It is a sentiment that chimes with Neil Moore, head of ICT at Hampshire Fire and Rescue Service. He says the key to making the most of social media is to give employees the room to engage. "All of our stations have got their own Twitter accounts and so we encourage staff to be proactive," he says.
The thought of a proactive approach might raise an alarm amongst more reticent business leaders. Moore recognises some executives will occasionally find a tweet where an individual says something that has not been thought through. However, the fire service is creating big benefits through social media and these plus-points are being recognised across the organisation.
"Generally speaking, we are maturing as an organisation in terms of how we use social media and the benefits of community engagement through social media hugely outweigh the concerns associated to the occasional problematic update," he says. Such is the power of collaboration that Hampshire Fire Service even runs its own internal Twitter awards ceremony.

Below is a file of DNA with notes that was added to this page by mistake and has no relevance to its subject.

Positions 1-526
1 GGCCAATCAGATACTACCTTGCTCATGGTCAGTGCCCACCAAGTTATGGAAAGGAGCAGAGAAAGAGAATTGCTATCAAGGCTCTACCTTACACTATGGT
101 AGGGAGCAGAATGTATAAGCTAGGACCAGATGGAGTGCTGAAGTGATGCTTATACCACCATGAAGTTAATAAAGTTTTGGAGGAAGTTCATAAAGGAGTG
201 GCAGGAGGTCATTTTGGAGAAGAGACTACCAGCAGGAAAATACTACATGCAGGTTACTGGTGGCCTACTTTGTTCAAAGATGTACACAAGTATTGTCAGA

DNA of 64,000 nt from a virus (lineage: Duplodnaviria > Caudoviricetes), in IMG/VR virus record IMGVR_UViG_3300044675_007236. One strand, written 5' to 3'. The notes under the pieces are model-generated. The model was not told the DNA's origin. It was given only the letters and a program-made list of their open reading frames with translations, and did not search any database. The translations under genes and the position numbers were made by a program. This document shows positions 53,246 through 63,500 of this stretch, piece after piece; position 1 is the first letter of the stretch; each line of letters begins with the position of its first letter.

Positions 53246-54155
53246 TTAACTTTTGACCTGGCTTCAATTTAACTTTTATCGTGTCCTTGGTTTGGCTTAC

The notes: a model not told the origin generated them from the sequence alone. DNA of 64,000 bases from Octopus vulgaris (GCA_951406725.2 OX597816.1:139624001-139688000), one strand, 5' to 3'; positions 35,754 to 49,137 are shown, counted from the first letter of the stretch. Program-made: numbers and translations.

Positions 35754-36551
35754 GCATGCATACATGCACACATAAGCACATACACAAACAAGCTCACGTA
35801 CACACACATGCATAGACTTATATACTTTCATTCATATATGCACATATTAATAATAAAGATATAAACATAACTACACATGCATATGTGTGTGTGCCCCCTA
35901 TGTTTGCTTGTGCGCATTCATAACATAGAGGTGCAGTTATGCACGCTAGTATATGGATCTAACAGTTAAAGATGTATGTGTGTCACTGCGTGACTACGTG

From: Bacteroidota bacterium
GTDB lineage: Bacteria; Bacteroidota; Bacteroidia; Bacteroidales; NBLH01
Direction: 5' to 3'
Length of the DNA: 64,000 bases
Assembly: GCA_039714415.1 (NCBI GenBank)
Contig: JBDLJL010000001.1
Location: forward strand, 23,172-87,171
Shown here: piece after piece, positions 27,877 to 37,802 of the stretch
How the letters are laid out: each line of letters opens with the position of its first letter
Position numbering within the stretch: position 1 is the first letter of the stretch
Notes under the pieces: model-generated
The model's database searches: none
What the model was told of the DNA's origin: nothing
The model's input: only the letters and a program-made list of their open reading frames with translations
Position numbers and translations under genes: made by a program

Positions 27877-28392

"We have a series of categories for individuals, teams and stations," says Moore. "Our dog handlers, for example, might tweet about what they're up to. We've found that tweets about animal rescue create a huge amount of interest, particularly in the local media."
Laying the ground for success
IT departments, then, can play an important role in establishing the foundation for social success. Graham Benson, CIO at Rentalcars.com, says his team needs to understand customer requirements and help implement the right kinds of technical solutions. As a customer-focused organisation, he says the IT team will supply solutions to whatever challenges the business suggests its customers face.